When Praveen Shetty, 26, received an invite for a street photography workshop, organised in a photo studio in Mankhurd, curiosity about the venue led him there. Last Friday, the management student found himself amid 25 others, in a small studio.
After a photographic journey of Mankhurd's streets, the studio owner, Sagai Raj, led the group through the bylanes of the suburb, lined with transit homes. “After seeing the photographs, the locality, which I had never been to before, didn't seem unfamiliar,” said Shetty.
“We set the street photography workshop in Mankhurd because we wanted people to get a multi-dimensional feel of life that the photographs captured,” said Parag Gandhi, founder of Projector Friday, a group that organises gatherings for people to showcase projects related to art, culture, history and science.
Started last April, Projector Friday organises events in places, which fit the theme of the event. “Two months ago, we screened a documentary in an open-air ground close to a slum in Saki Naka because the film portrayed a man who grew up in a slum. We try to go to the place to which the idea belongs,” said Gandhi, 30, head of a web design company.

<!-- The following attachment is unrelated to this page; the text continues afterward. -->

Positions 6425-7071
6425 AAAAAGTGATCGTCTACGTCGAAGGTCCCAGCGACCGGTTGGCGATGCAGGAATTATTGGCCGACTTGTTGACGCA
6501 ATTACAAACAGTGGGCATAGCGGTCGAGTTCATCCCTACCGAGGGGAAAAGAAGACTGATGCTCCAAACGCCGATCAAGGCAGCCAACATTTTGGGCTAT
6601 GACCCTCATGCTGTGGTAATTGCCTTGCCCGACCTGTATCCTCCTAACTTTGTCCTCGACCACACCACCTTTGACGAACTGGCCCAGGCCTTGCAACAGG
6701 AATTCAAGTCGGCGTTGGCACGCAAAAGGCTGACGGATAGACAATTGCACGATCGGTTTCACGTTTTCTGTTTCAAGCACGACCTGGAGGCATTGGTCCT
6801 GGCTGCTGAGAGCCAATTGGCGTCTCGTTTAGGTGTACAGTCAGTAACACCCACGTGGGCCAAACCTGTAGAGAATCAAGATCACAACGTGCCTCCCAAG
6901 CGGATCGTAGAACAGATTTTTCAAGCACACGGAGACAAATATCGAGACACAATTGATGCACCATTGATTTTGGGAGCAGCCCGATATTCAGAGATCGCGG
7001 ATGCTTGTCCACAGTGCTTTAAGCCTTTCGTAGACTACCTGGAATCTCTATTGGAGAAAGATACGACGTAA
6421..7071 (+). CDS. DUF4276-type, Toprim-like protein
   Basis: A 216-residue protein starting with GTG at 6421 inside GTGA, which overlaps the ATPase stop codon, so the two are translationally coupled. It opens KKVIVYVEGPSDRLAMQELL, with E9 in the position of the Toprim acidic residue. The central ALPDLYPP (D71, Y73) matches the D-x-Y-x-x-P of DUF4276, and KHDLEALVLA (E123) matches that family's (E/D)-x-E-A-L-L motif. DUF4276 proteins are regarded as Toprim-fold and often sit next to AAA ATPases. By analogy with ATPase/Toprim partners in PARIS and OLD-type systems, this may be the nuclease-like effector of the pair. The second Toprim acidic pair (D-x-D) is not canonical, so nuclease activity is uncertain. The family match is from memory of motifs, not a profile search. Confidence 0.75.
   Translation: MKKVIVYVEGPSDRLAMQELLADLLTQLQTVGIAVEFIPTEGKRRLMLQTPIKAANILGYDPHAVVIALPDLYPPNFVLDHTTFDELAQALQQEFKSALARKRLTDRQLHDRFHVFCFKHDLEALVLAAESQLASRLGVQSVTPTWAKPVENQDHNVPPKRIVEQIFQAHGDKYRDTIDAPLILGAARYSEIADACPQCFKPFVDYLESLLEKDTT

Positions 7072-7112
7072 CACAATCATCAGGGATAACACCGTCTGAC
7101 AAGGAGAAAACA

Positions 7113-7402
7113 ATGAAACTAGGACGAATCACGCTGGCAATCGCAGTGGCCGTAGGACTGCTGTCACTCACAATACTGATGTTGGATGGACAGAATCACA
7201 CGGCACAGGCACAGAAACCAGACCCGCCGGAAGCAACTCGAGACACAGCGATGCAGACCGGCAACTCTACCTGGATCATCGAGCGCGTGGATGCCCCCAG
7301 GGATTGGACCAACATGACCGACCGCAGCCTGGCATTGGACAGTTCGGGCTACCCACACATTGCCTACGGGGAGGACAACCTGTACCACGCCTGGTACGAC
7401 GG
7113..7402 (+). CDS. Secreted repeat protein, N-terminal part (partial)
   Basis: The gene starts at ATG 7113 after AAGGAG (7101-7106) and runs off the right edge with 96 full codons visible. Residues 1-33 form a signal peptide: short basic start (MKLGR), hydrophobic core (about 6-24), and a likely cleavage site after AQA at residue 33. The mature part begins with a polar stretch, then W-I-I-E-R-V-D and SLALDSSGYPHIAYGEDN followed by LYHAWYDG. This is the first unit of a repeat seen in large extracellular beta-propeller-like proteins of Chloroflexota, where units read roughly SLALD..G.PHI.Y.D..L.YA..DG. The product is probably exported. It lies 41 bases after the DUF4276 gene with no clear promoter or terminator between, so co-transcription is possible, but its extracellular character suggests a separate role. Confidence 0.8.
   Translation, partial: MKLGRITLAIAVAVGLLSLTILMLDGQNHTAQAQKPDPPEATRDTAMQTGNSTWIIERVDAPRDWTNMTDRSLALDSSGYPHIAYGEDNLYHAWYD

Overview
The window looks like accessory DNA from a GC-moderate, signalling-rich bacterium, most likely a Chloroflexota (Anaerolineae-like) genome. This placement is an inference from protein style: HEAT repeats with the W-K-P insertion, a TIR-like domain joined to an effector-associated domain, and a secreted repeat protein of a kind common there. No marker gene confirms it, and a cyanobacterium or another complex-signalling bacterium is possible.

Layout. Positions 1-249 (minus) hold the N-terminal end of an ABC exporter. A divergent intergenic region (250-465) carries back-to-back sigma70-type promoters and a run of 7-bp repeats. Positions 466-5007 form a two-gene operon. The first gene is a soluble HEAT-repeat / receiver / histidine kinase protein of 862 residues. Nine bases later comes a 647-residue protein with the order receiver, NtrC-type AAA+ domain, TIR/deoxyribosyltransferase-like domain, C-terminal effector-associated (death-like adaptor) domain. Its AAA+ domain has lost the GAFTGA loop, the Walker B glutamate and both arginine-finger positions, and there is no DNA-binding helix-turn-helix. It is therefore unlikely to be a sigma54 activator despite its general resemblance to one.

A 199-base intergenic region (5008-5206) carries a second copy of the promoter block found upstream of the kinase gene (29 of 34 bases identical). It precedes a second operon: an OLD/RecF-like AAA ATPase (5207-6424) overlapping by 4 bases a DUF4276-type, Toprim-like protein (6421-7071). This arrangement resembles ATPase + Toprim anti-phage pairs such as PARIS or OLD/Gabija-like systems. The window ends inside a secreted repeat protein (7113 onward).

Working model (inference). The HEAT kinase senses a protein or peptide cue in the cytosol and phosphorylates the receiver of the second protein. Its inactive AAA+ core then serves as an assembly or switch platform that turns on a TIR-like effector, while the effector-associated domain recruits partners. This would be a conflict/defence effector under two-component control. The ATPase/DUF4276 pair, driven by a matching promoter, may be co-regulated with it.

The project aims to bring together people from different fields, to discuss work, interests and future projects. “Last August, we screened an animation film about a girl from Nagaland after which a member joined hands with the film-maker to organise a film festival, Hill Hoppers, in the city in December,” said Gandhi.
Events are held on weekends. The project operates for free and has a core team of 10 who set up locations, contact people to present their work and publicise events. The events have attracted students, media professionals, amateur photographers, filmmakers and entrepreneurs.
The 11 events so far have included a biker's solo journey into Himachal Pradesh, a workshop on Hindi film criticism, and a graffiti painting workshop Australian artist.
Projector Friday events are free and open for all. For details log on to: www.projectorfriday.com